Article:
My dear friend, you see, if we zoom out from this little domestic life of mine, and examine it from above, connecting this existence with what it means to be 35 years old, we would get the message that I was looking for at the beginning of this letter. With many rounds of trials and errors, I could now say, that 35 is the age I’m no longer in a constant seek of external stimulations and excitements to be interested in my own life. It’s that, outside the parts which I participate to maintain a relation with the official realm, for the first time, I have created an inner world that’s equally tangible, a solid and organized space where I can entrust myself with, where I harvest tiny happiness and savour lingering sorrows, where I test the boundary of my own craziness and observe them dissipated into the river of history, where I can temporarily exist outside Time. It’s a section of my life that nothing really happened, while so many things have happened.

There is of course, an undying hope for love within me, something I protect with great care and quite like fiddling with. If you ask me, love, both giving and taking, as many other things, is an ability that takes a lifetime practice to master. It’s also through this practice that I learned love can be cast upon so many things. In the absence of a narrowly-defined romantic love, not a day has passed that I don’t experience a more boundless and shapeless kind of love. The love for a brilliant story, a fictional character you deeply relate to, an infectious piece of music, a section of beat that pumps right into your blood, a specific time in a day, a lucid revisiting dream, a sweaty run, a gentle shade of light in the sky, a content idleness, a subtle smell in the air, a high-purity solitude, a sincere exchange of greetings, an inside joke among a close group of friends, an endearing baby in the lift, a peer stranger reader on the train. The thing is, my friend, none of us can say with assertion that we have seen the truth of love. We can only feel it through the reflection of it, the reflections in our eyes, or any other eyes. And if you look scrupulously, you’d see love can take so many possible forms, and meet an inexhaustible universe of receivers, including ourselves.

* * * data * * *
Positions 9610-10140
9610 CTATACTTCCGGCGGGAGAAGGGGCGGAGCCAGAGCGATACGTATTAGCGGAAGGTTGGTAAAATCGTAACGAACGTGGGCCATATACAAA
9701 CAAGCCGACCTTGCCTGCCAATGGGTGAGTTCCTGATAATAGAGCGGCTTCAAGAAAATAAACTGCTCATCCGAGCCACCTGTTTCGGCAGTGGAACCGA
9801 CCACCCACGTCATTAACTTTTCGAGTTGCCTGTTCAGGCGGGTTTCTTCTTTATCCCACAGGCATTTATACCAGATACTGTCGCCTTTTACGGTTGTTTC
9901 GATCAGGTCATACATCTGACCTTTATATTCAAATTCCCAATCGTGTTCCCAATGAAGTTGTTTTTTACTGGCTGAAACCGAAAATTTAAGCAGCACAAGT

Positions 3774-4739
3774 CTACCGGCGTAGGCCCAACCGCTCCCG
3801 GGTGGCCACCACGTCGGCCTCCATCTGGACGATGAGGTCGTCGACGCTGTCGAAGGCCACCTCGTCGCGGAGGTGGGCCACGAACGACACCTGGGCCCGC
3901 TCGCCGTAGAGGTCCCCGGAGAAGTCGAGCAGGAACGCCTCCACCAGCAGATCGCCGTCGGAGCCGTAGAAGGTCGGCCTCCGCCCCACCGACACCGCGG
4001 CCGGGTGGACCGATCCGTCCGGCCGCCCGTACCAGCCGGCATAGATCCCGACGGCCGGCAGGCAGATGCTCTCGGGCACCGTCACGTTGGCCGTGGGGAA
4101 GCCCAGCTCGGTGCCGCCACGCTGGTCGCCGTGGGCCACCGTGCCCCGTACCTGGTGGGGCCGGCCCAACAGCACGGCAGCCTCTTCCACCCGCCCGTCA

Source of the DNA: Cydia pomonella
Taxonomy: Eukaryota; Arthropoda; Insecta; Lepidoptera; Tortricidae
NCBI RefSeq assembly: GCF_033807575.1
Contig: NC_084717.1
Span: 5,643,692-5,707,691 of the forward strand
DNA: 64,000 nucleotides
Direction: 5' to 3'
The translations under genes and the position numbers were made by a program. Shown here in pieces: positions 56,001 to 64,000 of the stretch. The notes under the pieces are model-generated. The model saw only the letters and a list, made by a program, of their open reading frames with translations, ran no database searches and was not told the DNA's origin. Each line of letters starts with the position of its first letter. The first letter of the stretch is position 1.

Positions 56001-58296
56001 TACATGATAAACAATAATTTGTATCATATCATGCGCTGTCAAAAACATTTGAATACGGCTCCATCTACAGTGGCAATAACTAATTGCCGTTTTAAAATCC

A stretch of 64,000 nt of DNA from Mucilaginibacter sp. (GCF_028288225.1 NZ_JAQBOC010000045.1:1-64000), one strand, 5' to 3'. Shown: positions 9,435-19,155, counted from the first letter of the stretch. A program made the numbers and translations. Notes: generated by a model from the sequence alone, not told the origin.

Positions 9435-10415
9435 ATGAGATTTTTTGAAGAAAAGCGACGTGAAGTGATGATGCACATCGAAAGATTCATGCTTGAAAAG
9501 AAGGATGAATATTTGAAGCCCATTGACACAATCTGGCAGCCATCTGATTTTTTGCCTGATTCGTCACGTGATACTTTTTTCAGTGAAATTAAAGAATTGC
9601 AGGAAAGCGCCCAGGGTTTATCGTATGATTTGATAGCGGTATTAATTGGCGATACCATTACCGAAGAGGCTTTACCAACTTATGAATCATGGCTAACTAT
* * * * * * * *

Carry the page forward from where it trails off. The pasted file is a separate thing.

Now, it is with this slowly radiating love inside me that I am concluding this letter.

Yours, affectionately and one-year-older,


Ella & Maude